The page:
A total of 16 studies ( = 2,470 nerves), including the present one, were included in the analysis of the relationship of the RLN to the BL. The characteristics of the included studies are presented in Table 3. The RLN was most commonly located superficial to the BL with a pooled prevalence estimate of 78.2% (95% CI: 51.5–90.8) of nerves, followed by deep to the BL in 14.8% (95% CI: 0–33.0), and piercing the BL in 7.0% (95% CI: 0–19.6) ( = 99.1%; 95% CI: 98.9–99.2; ) (Figure 5). The results of the subgroup analyses for types and geographical origins of studies, and a sensitivity analysis, are presented in Table 4. The relationship was reported to be symmetrical in three studies ( subjects). It was found to be symmetrical in 75.5% (95% CI: 64.0–85.4) of subjects ( = 47.5%; 95% CI: 0–84.6; ).

3.4. Meta-Analysis of the Relationship of the Recurrent Laryngeal Nerve to the Tracheoesophageal Groove

A total of 23 studies ( = 5,970 nerves), including the present one, reported data on the relationship of the RLN to the TEG. The characteristics of the included studies are presented in Table 5. The nerve was located inside the groove in 63.7% (95% CI: 55.3–77.7) of sides and outside it in 36.3% (95% CI: 28.3–44.7) ( = 97.4%; 95% CI: 96.8–97.9; ) (Figure 6). No significant differences were found in the subgroup analysis by type of study, side, or geography, or in the sensitivity analysis (Table 6). In the two studies ( subjects) that reported symmetry data, the relationship of the RLN to the TEG was symmetrical in 44.6% (95% CI: 15.4–75.7) of cases ( = 89.7%; 95% CI: 62.0–97.2; ).

Ten studies ( = 1,268 nerves), including the present one, reported data on the position of the RLN in relation to the TEG when the nerve was located outside the groove. It was located anterior to the TEG in 45.7% (95% CI: 1.1–81.1) of cases and lateral to it in 37.4% (95% CI: 0–72.1). Full results, along with detailed subgroup analysis by type of study, geographical origin, and side, and a subgroup analysis, are presented in Table 7.

4. Discussion

Anatomical landmarks such as the BL and TEG come with caveats of which surgeons need to be cognizant before using them in the operating theater.

In our cadaveric dissections, there was a 90.3% prevalence of the RLN coursing superficially to the BL. This coincides with the prevalence rates noted in studies such as those by Asgharpour et al. (2012) and Ngo Nyeki et al. (2015) [1, 3] and with the most common (78.2%) superficial RLN/BL relationship identified in the meta-analysis. The least common type of BL relationship was the piercing pattern, with a 7.0% pooled prevalence estimate. The group with a piercing pattern, although small, needs to be diligently assessed intraoperatively owing to the risk of injuries related to glandular traction [6, 10]. There were no statistically significant differences in subgroup analysis, but there was substantial geographical variability. Most Asian studies reported a lower prevalence of the superficial relationship (59.3%) than their North American, African, and European counterparts, which reported pooled prevalence of 90.7%, 83.4%, and 81.5%, respectively. No differences were noted with respect to study modality (intraoperative versus cadaveric).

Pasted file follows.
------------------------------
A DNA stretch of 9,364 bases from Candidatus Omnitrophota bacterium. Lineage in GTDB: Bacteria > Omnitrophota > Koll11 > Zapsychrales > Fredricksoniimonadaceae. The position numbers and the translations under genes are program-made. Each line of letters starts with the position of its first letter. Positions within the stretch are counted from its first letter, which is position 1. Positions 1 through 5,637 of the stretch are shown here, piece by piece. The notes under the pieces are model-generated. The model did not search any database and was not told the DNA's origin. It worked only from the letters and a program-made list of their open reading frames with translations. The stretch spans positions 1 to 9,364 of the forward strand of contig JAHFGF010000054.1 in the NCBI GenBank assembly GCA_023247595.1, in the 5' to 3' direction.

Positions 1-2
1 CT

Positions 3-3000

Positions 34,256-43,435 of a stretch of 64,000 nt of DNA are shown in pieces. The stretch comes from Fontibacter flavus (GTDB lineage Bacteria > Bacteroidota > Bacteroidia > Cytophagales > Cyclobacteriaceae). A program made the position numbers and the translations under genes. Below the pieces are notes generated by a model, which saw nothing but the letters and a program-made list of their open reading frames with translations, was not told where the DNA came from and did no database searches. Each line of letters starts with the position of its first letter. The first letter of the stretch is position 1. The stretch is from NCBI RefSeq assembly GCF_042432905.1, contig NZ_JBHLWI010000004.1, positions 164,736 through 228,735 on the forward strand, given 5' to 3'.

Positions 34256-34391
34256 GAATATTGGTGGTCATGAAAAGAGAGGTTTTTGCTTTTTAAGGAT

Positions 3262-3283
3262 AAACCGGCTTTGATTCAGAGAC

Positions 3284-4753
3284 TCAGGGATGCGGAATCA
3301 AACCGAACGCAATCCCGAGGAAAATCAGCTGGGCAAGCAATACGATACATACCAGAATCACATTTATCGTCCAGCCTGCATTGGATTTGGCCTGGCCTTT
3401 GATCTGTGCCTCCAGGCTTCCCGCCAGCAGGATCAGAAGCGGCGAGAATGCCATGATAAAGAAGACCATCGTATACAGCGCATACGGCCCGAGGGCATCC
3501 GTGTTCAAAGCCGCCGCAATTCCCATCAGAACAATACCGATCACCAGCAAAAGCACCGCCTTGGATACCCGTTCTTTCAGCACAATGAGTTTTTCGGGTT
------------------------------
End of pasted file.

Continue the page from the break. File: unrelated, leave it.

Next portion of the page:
Symmetrical RLN patterns with respect to the BL were noted in most cases (80.6%) in our dissections. This information is useful for surgeons performing total thyroidectomies, in that once one nerve is identified, the same location should be assessed first on the contralateral side. The RLN/BL relationship was similarly symmetrical in our meta-analysis: 75.5% of nerves behaved the same on both sides.

Our dissections revealed that the TEG is a somewhat less reliable landmark, only 68.1% of nerves coursing within the groove. This is very similar to the 63.7% pooled prevalence estimate of nerves coursing within the TEG obtained from the meta-analysis. The meta-analysis and cadaveric study differed with regard to the location of the RLN when it was outside the TEG. It was most commonly (73.9%) located lateral to the TEG in our cadavers, but most RLNs outside the TEG (45.7%) were found anteriorly in the meta-analysis. Differences aside, RLNs were found largely, if not exclusively, in locations ranging from anteriorly to laterally. All RLNs in our cadaveric study and 89.1% of cases in our meta-analysis lay within this range. Subgroup analysis of the RLN/TEG relationship revealed no statistically significant differences. Small differences were noted between the cadaveric (34.2%) and intraoperative (39.9%) accounts of those nerves found outside the TEG. We posit that pathologies resulting in these operative procedures, such as large multinodular goiters, slightly alter the physiological location of the RLN. This subanalysis revealed geographical differences, Asian studies generally reporting more RLNs coursing in the TEG (75.9%) than European ones (50.9%). Assessment of RLN/TEG behavior in our cadavers confirmed that the symmetrical pattern of the course (61.1%) was slightly less common than the symmetrical behavior of the RLN with respect to the BL.